The OMDIA study also investigated how banks are evolving their operations during the pandemic. In addition to AI adoption, collaboration between fraud and compliance organizations is now the norm, driven by both effectiveness and efficiency benefits. Concurrent with the pandemic, institutions are widely taking a strategic approach to integration; some 69 percent of the institutions surveyed now have strategic plans to integrate functions or share resources between AML compliance and fraud. Significantly, this strategic approach is translating into active plans, with institutions that are actively looking toward integration generally seeking to do so within three years.
Three years can seem like an eternity, given how COVID-19 has transformed much of the world in just a year. As more companies embrace AI adoption and integrate their fraud and compliance functions, it’s important to take advantage of the opportunity to learn from the lessons COVID-19 has taught the banking industry.
Here’s a checklist on how banks and their fraud teams can be better prepared for the next unprecedented event:
• Have a digital-first mindset: As banks strive to adapt to changes in consumer behaviour, especially at the fast pace seen during the pandemic, it’s imperative they adopt a digital platform that provides them with access to all customer data, regardless of location or format. Keeping up with evolving threats requires a system capable of feeding intelligence based on the right data at the right time.
• Adopt centralized data storage: A critical component of the data ingestion capabilities enabled by a digital-first mindset is having a centralized (or connected) data storage system in place. This enables banks to leverage customer data in a variety of ways in order to deliver a more secure user experience, through methods such as pre-book prevention or post-book detection and management.
• Consider the cloud: With the pandemic forcing companies across a wide range of industries to be more adaptable than ever, banks would be wise to consider using the cloud to power their digital operations. Cloud-based solutions help banks to increase server capacity and expand the scale of their digital services without having to worry about whether they have the infrastructure to do so, while also making it easier for employees to access the tools they need to do their jobs.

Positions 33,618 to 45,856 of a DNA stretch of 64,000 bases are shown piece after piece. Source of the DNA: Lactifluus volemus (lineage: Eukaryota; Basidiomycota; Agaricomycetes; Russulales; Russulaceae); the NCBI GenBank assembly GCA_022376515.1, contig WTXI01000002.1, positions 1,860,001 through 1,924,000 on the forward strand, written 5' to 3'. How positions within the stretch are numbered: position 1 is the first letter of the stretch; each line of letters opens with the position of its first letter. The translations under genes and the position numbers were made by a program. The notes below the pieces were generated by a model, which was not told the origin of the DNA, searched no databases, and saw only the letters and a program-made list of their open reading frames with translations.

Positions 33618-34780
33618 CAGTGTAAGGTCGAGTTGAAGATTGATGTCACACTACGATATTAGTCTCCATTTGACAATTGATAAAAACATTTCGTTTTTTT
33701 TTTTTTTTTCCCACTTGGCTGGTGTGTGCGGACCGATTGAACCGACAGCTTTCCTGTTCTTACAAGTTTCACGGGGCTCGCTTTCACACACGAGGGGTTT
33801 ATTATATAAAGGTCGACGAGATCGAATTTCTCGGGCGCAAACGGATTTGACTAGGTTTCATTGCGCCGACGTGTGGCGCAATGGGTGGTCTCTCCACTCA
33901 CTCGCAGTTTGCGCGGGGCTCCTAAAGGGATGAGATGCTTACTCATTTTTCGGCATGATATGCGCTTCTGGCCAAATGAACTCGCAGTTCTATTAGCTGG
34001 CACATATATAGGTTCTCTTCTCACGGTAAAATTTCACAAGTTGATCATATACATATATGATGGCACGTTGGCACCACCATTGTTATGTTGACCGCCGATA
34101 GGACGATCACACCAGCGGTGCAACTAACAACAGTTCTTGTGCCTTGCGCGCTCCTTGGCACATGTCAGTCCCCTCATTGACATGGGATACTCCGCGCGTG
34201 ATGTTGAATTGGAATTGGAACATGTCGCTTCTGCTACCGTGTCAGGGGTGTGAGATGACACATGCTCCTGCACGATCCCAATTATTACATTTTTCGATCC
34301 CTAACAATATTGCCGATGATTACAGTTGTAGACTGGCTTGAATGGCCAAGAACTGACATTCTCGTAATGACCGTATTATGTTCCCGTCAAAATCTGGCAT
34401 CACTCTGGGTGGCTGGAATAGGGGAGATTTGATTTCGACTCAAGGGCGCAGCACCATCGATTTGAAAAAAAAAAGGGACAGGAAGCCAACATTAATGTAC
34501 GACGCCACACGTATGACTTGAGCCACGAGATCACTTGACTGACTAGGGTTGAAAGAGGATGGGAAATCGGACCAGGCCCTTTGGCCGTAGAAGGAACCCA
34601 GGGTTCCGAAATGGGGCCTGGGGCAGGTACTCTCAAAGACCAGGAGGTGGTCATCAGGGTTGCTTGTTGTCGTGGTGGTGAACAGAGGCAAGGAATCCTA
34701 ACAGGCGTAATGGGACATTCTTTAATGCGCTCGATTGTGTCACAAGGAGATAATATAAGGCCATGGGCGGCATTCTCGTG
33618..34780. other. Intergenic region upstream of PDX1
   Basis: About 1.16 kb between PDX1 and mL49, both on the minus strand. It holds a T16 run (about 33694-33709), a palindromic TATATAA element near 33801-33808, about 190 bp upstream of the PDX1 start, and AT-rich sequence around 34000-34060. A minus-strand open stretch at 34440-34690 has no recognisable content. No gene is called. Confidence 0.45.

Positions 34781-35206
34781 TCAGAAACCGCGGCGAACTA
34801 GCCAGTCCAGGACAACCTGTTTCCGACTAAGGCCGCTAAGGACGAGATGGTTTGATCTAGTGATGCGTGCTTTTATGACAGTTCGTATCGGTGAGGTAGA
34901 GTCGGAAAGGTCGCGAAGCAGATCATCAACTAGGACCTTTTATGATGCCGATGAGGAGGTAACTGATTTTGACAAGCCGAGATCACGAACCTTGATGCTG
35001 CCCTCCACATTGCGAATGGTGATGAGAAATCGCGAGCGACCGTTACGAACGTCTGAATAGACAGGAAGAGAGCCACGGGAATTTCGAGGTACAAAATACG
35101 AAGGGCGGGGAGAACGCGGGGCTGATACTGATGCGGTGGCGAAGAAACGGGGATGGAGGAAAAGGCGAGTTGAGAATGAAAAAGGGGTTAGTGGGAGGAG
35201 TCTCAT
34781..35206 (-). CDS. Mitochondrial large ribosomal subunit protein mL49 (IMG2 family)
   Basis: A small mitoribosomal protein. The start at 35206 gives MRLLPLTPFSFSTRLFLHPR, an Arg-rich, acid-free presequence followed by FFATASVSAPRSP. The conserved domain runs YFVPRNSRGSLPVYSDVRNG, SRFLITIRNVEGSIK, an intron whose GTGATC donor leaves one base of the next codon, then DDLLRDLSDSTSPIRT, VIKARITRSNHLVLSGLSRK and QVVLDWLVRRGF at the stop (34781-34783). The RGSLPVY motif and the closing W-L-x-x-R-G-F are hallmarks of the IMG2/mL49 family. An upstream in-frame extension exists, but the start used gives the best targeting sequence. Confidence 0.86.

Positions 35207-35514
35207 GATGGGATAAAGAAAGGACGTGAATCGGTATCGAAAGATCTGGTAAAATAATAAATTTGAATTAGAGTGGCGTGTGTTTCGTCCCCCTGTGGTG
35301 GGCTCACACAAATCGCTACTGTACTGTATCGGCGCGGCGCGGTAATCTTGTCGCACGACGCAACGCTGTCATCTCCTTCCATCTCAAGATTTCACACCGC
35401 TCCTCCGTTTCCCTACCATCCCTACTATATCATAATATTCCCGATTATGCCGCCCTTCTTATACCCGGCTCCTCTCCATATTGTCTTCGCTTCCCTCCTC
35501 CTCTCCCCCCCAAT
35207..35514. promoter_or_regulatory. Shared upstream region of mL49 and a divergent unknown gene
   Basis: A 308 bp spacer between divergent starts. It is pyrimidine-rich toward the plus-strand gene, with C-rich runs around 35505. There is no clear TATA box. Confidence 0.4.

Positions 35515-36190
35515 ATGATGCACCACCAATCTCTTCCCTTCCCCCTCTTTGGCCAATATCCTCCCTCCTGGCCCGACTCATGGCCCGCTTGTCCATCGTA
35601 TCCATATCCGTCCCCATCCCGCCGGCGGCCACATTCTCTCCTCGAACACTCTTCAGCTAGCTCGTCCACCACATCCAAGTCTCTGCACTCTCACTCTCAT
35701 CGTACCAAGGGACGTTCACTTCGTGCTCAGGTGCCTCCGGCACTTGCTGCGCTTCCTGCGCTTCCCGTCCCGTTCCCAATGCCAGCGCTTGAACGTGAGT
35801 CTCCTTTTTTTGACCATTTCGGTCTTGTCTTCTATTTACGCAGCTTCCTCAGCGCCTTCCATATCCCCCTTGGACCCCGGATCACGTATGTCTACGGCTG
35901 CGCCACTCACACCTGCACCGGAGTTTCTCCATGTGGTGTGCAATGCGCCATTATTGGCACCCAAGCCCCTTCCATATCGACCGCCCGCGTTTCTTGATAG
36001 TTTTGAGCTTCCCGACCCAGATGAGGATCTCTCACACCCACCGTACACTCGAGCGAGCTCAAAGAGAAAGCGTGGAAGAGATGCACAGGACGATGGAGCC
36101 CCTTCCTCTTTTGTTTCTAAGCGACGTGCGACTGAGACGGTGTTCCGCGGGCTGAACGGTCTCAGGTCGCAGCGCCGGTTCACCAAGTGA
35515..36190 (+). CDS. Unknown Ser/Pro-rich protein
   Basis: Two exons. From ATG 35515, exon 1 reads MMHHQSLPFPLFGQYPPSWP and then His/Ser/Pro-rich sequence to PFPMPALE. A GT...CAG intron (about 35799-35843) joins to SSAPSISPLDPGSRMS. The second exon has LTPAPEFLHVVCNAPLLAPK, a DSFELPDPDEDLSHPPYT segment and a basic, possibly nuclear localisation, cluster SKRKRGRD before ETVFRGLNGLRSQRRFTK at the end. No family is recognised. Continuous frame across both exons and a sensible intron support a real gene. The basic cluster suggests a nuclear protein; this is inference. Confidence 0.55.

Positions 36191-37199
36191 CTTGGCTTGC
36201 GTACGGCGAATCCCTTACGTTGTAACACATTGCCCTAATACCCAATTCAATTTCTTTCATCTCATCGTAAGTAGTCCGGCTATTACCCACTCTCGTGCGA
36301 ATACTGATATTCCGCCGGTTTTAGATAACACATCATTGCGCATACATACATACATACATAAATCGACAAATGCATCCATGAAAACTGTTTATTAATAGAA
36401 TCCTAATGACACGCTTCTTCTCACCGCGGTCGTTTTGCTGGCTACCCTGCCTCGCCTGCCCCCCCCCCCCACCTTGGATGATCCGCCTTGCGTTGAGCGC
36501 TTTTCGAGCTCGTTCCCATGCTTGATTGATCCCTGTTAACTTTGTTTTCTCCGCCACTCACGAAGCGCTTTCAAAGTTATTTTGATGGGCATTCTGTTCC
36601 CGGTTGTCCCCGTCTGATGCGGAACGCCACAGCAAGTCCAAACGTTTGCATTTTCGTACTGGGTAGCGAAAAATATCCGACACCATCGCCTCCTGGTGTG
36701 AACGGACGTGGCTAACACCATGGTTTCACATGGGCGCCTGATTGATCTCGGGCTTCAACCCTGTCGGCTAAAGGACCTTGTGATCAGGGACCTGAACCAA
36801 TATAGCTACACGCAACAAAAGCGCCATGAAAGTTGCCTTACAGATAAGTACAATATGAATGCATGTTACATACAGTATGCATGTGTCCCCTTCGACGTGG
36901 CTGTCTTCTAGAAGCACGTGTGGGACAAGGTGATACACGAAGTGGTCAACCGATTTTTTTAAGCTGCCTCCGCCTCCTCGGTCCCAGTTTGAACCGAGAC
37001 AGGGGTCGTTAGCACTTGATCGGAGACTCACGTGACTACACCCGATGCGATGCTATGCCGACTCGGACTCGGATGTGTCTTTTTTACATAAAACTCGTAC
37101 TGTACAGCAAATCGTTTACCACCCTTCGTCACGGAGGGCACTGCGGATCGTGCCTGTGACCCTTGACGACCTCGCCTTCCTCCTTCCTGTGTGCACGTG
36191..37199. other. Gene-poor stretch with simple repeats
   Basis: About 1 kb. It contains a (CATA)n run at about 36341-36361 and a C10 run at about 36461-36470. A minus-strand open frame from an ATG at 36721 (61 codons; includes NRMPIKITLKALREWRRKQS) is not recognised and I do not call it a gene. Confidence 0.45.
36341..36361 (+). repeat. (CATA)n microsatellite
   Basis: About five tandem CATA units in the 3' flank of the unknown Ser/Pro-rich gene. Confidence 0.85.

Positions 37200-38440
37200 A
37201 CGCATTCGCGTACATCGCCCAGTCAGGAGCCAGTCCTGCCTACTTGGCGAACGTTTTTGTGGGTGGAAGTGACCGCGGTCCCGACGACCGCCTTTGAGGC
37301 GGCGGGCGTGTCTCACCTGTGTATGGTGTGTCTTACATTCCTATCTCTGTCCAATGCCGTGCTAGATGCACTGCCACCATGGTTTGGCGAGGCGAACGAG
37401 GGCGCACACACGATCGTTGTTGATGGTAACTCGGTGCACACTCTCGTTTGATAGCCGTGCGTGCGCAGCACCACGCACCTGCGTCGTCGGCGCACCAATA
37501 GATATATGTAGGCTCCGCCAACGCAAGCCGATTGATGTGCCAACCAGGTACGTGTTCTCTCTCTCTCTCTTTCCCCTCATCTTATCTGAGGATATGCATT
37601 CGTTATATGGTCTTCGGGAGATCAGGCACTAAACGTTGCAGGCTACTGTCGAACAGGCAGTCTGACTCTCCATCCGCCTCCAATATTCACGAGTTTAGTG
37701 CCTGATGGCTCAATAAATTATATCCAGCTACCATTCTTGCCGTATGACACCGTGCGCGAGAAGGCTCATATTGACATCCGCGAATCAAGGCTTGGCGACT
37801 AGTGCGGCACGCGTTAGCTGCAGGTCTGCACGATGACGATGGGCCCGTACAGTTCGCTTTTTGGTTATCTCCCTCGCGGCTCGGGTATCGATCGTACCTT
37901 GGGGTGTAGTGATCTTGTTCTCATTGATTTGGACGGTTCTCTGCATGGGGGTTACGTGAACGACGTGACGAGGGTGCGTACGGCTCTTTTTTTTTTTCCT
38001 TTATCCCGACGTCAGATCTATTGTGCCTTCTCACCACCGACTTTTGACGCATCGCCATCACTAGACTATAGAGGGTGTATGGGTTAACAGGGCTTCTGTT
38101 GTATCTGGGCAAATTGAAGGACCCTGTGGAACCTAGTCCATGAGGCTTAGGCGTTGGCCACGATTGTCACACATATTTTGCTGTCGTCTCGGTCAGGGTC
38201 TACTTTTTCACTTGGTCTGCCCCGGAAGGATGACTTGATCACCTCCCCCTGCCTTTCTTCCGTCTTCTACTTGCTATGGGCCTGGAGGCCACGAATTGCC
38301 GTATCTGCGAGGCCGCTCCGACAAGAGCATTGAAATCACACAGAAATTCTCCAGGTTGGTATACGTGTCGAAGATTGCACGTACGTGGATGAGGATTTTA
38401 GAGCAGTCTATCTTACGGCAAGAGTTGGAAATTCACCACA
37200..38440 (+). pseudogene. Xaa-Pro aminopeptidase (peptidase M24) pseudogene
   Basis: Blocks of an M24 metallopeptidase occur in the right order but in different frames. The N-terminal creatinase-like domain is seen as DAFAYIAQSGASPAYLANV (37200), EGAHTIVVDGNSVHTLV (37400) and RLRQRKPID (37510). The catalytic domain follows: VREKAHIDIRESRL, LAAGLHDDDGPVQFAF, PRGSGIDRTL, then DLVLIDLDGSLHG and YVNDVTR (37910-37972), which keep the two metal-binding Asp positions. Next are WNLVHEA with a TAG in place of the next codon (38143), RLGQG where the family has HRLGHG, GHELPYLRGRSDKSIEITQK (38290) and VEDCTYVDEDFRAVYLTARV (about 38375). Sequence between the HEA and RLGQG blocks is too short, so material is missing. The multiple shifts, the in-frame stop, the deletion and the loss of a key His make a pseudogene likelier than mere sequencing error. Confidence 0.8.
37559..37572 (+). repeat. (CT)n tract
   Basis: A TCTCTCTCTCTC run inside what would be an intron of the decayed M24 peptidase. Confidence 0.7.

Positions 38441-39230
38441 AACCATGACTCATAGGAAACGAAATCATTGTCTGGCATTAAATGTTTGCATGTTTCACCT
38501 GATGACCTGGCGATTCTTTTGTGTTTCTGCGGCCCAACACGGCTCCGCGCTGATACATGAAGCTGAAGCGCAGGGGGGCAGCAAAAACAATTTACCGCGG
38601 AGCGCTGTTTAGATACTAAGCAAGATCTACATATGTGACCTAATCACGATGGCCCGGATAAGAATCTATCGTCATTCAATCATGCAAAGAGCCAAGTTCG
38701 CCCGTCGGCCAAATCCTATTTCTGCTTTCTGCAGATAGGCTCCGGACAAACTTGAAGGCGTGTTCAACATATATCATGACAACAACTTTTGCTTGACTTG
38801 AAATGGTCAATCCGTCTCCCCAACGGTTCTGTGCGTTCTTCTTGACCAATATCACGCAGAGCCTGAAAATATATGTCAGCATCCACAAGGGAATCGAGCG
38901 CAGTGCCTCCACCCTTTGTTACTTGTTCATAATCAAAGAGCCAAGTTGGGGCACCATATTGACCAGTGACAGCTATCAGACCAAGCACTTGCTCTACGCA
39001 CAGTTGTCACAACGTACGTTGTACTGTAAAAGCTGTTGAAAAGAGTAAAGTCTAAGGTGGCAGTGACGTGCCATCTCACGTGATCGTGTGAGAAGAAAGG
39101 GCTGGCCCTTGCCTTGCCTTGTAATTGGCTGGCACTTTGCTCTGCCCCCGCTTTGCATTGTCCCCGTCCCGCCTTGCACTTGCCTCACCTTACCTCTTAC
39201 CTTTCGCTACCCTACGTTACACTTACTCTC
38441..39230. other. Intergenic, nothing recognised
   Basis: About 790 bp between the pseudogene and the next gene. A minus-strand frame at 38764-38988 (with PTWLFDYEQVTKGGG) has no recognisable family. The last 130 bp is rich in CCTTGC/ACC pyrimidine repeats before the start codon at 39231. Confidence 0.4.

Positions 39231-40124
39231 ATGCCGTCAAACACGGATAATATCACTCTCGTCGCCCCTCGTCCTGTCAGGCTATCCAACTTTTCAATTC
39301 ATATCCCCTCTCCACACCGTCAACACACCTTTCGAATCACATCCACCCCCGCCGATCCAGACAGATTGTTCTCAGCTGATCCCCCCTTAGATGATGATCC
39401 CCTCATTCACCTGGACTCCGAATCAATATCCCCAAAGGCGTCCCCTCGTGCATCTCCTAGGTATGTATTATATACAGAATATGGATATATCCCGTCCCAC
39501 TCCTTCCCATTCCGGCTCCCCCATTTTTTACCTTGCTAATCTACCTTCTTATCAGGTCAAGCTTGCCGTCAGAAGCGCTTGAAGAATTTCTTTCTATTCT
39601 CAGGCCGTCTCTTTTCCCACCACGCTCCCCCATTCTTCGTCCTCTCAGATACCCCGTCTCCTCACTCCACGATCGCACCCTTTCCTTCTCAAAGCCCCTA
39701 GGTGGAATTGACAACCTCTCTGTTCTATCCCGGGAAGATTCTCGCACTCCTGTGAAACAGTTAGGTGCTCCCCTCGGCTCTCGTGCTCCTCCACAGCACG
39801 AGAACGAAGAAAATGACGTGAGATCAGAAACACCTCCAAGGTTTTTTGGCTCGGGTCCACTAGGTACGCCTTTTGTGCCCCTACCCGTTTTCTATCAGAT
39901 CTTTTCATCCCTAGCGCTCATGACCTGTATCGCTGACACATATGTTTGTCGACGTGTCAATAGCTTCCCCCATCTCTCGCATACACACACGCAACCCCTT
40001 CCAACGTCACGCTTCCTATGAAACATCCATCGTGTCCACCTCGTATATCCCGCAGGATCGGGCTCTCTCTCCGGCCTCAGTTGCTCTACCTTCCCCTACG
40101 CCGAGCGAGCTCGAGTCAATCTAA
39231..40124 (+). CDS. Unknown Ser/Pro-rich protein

• Use automation to increase efficiencies: Some institutions lack the skilled talent needed to respond to recent spikes in fraud and financial crime in a timely manner. To make up the difference, companies should consider solutions that use robotic process automation (RPA) to alleviate some of the burden on existing personnel, allowing them to focus on high-value tasks while routine ones are automated.
• Incorporate analytics: The AI that powers RPA is also key to the increased collaboration between fraud and compliance teams mentioned above – but banks need to choose wisely. Whatever machine learning models they adopt need to be flexible, innovative, and deployable, with enough options available to ensure that banks and their fraud teams can adapt to the financial crime climate as quickly as it evolves.
While we don’t know when or how the next pandemic may strike, one thing is certain: today’s purpose-built solutions for fraud and financial crime threats are ready to adapt to ever-evolving threats, preparing institutions for the next unprecedented event.
TJ Horan is vice president of Product Management at FICO. He leads the fraud solutions business unit. He is responsible for developing the strategic direction for FICO’s fraud products, and is also a key strategic leader in the area of transaction decisioning and analytics